Growing our magnetotelluric capabilities
How insights from the United States are improving our understanding of mineral systems.
Fuelled by the desire to better understand our state’s geology through working with world-class geophysicists and to enhance the Geological Survey of South Australia’s magnetotelluric (MT) skill set, Dr Kate Robertson spent 11 weeks in the United States.
The Geological Survey is using MT data to build a 3D image of the electrical resistivity distribution of the crust and mantle – ie roughly the top 200 km below the surface. The goal is to produce new and improved electrical resistivity models of the state, and ultimately, an improved understanding of the mineral systems in South Australia.
At the Scripps Institution of Oceanography, San Diego, Kate joined Professor Steven Constable and the marine electromagnetics team to interpret marine MT data recently acquired across the Spencer Gulf off South Australia (Fig. 1). The collaborative project aims to better delineate the southern extent of the eastern edge of the Gawler Craton, observed through anomalous conductivities in Australian Lithospheric Architecture Magnetotelluric Project (AusLAMP) models and previous MT surveys in the prospective Olympic Domain further north.
Figure 1 ‘Salt River’ research vessel used to record marine MT data across the Spencer Gulf in November 2019. The University of Adelaide leads this collaborative project with the Geological Survey, Geoscience Australia, AuScope and the Scripps Institution of Oceanography. (Courtesy of Robert Lang Photography)
In New York, Associate Professor Kerry Key and the electromagnetic geophysics team at the Lamont Doherty Earth Observatory, Columbia University, enthusiastically shared their extensive knowledge and resources. Kate spent eight weeks applying cutting-edge Mare3DEM electromagnetic inversion software to South Australian MT data. This software represents an advance in modelling capabilities of MT data, offering the ability to model land and marine data simultaneously in 3D, and to model a complex property of the earth’s electrical conductivity, anisotropy.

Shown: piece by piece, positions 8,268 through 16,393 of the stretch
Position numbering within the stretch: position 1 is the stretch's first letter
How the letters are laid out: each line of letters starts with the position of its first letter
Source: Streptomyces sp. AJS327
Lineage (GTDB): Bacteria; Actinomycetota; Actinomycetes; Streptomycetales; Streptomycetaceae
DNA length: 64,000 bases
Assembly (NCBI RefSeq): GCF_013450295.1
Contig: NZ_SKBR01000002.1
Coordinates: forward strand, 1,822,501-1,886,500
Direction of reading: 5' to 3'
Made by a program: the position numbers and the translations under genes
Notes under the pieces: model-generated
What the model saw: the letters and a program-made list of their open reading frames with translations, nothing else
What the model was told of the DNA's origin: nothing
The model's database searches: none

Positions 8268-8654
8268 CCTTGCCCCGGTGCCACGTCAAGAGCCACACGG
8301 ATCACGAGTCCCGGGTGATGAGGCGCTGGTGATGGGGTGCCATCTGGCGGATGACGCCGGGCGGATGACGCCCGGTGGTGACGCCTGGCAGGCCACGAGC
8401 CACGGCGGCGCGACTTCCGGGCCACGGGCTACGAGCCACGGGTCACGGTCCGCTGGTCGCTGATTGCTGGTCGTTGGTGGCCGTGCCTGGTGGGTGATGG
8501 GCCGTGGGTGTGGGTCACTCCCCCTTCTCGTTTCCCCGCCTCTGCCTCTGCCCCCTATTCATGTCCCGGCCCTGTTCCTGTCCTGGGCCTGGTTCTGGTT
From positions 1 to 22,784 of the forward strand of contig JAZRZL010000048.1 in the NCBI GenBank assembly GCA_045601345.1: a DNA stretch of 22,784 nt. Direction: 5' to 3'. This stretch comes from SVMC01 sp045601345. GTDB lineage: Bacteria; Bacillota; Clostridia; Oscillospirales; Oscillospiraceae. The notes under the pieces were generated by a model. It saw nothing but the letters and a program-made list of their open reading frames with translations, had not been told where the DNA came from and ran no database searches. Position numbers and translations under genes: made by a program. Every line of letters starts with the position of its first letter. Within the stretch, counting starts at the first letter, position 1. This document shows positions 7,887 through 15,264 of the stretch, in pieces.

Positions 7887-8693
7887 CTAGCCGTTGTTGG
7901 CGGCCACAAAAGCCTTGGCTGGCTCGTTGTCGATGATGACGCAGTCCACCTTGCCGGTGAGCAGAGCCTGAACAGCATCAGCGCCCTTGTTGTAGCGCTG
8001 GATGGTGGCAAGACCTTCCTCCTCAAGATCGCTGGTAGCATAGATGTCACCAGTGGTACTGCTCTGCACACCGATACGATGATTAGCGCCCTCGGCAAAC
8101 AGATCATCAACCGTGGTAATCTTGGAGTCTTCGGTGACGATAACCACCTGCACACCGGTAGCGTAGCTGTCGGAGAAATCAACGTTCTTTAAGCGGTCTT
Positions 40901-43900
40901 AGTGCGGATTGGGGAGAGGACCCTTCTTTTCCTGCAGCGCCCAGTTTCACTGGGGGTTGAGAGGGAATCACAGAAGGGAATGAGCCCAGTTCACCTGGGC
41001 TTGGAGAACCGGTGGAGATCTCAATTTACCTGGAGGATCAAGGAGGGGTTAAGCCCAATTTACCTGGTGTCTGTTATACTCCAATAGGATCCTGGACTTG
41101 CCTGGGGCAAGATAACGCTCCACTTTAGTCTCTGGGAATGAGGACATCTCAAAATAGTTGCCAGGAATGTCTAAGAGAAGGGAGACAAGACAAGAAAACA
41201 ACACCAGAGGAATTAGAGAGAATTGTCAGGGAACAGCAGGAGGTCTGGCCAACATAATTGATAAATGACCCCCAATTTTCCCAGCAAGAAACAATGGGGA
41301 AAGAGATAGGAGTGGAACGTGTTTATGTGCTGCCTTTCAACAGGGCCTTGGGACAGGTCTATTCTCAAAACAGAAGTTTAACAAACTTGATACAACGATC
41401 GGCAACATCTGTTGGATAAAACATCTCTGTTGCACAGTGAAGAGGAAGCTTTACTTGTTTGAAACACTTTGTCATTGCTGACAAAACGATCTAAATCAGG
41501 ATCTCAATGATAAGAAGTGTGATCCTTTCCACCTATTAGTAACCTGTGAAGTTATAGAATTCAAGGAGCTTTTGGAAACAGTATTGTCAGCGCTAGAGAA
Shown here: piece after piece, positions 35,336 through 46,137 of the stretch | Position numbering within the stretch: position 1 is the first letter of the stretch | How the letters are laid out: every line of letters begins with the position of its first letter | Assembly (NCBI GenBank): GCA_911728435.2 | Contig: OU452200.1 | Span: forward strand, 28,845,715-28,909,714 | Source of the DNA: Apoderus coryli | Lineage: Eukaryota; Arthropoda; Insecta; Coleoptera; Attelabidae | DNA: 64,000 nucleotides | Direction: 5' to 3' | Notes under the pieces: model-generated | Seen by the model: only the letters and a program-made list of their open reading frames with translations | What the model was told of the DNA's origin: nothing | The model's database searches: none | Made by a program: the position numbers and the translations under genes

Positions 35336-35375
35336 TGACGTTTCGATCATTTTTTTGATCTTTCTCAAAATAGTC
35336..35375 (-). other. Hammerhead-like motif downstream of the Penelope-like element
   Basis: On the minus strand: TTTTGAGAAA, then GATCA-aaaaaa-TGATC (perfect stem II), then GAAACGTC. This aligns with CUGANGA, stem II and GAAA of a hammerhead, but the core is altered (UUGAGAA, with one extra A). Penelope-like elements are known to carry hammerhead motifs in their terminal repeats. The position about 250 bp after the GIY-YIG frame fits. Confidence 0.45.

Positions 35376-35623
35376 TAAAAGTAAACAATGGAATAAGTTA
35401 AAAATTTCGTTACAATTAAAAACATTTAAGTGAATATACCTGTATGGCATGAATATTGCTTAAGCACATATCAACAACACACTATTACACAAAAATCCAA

Excitingly, this work can now be continued in Australia following installation of new software at the National Computational Infrastructure facility in Canberra. Along with an updated version of the 2D software, Mare2DEM, our capability for producing accurate models of the subsurface (down to several hundred kilometres), has increased substantially. The Geological Survey’s first application of this software will be on the Olympic Domain MT survey, with plans to have these available for Discovery Day 2020.
Kate also took the opportunity when in the United States to showcase our prospectivity at the American Geophysical Union Fall Workshop with a presentation on electrical resistivity models of the Delamerian Orogen that were developed with Geoscience Australia and the Geological Survey of New South Wales (Fig. 2). Produced to better understand the resistivity structure in one of the Geological Survey’s focus regions for the MinEx CRC’s National Drilling Initiative, the models will be further refined following a higher resolution broadband MT survey planned in the region in the third quarter of 2020.
Figure 2 The annual American Geophysical Union Fall Workshop in San Francisco attracts over 20,000 international geo- and astro-scientists. With over 20 concurrent sessions at any point, there is no shortage of talks, posters and networking opportunities.
– Kate Robertson, July 2020
This trip was supported by a prestigious early-career travel grant from the Australian Geoscience Council and by the Department for Energy and Mining.